Regional alternatives to Chia seeds & Co.

What do chia seeds, goji berries and quinoa have in common? That’s right: They have been in vogue for several years and score points with abundant nutrients and vital substances. They should make you healthy, fit and beautiful. The catch: The trendy superfoods often come from far away and cause an enormous amount of CO2. So it’s time to search for regional alternatives.

Both personally and in my job as a nutritionist, the following question keeps bothering me: Are exotic foods like chia seeds or quinoa really necessary to cover our daily nutritional needs, as the advertising would have us believe? Or can‘t we just as easily rely on local foods?

The basic problem with these products is that they are usually not locally grown and therefore have to travel long distances before they reach our plates. Of course this is reflected in their carbon footprint. But also the production methods, for example the use of pesticides, as well as deforestation, inhumane working conditions and land theft should be critically questioned.

In our region there are certainly foods that are in no way inferior to their exotic colleagues in terms of nutrient content. But linseed, raspberries and buckwheat do not sound as fascinating to many as goji, quinoa and co. We compared the exotic “superfoods” with our local versions for you and found that they actually come quite close.

 

Chia seeds versus flax seeds

Chia seeds have been cultivated in Mexico for thousands of years. Even the ancient Maya and Aztecs used the seeds as medicine and food supplements. Today chia seeds are not only cultivated in Mexico, but also in Argentina, Bolivia, Ecuador and Australia.

Their health benefits are mainly due to a high fat content of 40%. They are particularly rich in alpha-linolenic acid (ALA), an omega-3 fatty acid, best known for its anti-inflammatory effects. Due to their high fiber content, the small seeds make you feel full for a long time and help to cleanse the intestines of unwanted bacteria.
Did you know that our native flaxseeds also have all these properties? The seeds of flax, one of the oldest cultivated plants in the world, also score points with a balanced composition of fatty acids and a high content of soluble and insoluble fiber. Tip: When buying flaxseed, make sure it is of Swiss origin.

Recipe: Flaxseed pudding

 

Quinoa versus buckwheat

In South America, quinoa has been considered a staple for about 7000 years. What is unique about quinoa is that it contains all nine essential amino acids. Normally, these essential protein building blocks are found in this completeness almost exclusively in animal products.  Furthermore, the “gold of the Incas” contains various minerals such as calcium, zinc, iron and magnesium, which play an important role in our bone health. And last but not least, the super grains are gluten-free and are therefore particularly suitable as a cereal substitute for people who suffer from gluten intolerance.

Buckwheat originally comes from Central to East Asia. In Central Europe it was first introduced in the Middle Ages. In recent years, the knotweed plant has also been increasingly cultivated in Northern Germany and Austria. In Switzerland, buckwheat is mainly cultivated in the canton of Graubünden. Pizzoccheri, a traditional Grisons dish, is mainly made from buckwheat flour.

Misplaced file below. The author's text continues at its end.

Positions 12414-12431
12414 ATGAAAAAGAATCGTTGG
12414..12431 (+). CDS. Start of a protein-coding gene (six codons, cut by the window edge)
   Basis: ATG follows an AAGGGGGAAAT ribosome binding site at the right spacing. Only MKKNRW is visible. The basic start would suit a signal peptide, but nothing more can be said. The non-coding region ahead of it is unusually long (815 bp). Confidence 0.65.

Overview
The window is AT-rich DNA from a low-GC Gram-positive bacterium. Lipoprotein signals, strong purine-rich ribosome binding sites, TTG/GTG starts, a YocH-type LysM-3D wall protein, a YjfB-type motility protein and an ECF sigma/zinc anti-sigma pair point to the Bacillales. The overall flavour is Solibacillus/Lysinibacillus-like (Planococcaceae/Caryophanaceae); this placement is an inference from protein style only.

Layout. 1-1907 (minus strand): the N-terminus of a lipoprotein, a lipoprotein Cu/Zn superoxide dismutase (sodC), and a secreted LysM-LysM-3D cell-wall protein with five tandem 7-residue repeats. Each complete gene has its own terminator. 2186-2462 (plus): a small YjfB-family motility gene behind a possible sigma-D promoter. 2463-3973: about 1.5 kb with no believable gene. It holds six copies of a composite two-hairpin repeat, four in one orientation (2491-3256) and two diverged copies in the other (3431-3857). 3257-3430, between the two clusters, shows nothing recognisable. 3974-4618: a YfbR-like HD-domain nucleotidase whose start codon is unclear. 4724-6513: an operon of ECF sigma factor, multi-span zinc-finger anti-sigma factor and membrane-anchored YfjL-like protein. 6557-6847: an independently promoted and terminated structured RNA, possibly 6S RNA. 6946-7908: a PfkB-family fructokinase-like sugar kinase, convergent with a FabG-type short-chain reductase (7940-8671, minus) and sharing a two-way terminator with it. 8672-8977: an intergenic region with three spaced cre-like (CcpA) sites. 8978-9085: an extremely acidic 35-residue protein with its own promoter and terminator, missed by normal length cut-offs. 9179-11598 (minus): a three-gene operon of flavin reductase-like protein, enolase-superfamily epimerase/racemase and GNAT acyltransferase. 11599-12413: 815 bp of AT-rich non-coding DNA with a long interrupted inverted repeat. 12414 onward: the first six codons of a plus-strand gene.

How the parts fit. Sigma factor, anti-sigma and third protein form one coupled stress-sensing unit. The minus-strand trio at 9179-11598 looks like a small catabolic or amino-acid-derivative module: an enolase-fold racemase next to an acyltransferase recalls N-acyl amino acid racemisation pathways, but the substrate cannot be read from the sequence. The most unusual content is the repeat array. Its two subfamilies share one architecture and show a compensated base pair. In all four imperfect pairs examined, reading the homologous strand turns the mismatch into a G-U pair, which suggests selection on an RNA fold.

Buckwheat grains also have a very favorable amino acid profile and, like quinoa, contain all essential amino acids in a balanced ratio. Buckwheat is therefore an excellent source of protein, which is particularly interesting for vegetarians and vegans. The grains are also gluten-free, rich in magnesium, potassium and iron, and quickly satiate. The high fiber content delays the absorption of glucose into the blood, which has a positive effect on blood sugar level. Therefore buckwheat is also highly recommended for diabetics.

In the nutrient comparison buckwheat can therefore absolutely keep up with quinoa. There is, however, a striking difference in the CO2 emissions of the two foods: While 100g quinoa from Peru causes 118g CO2, buckwheat from Swiss origin causes only half as much, i.e. just 55g CO2.

Recipe: Pizzoccheri

 

Goji berries versus raspberries

Goji berries have been cultivated in East Asia for thousands of years. In order to meet the strong demand from the western world, cultivation is excessive, especially in China, and is carried out using various pesticides. In Traditional Chinese Medicine (TCM) goji berries are known as a nutritious elixir and antioxidant. Their antioxidant effect is said to slow down the skin’s aging process. They are also rich in vitamins A, B, C and E and iron.

But also our native berries are bursting with vital substances. Raspberries are rich in potassium and folic acid. Currants, blackcurrants and the somewhat lesser-known aronia berry are excellent sources of vitamin C. Thanks to their deep blue color, which they owe to the so-called anthocyanins, they are true power packs with antioxidant and anti-inflammatory effects.

Recipe: Raspberry cream

Regional products, ideally from organic production, are just as nutritious as exotic superfoods and also have the advantage of being far more climate-friendly due to shorter transport distances. As consumers we can signifantly influence: By choosing local and environmentally friendly foods one can not only have a diet more climate-friendly, but also make a valuable contribution to sustainability.

You can find many climatefriendly recipes on ClimateFood.

 

An aricle from Sandra Mersch, holistic nutrition consultant, www.natuerlichessen.ch.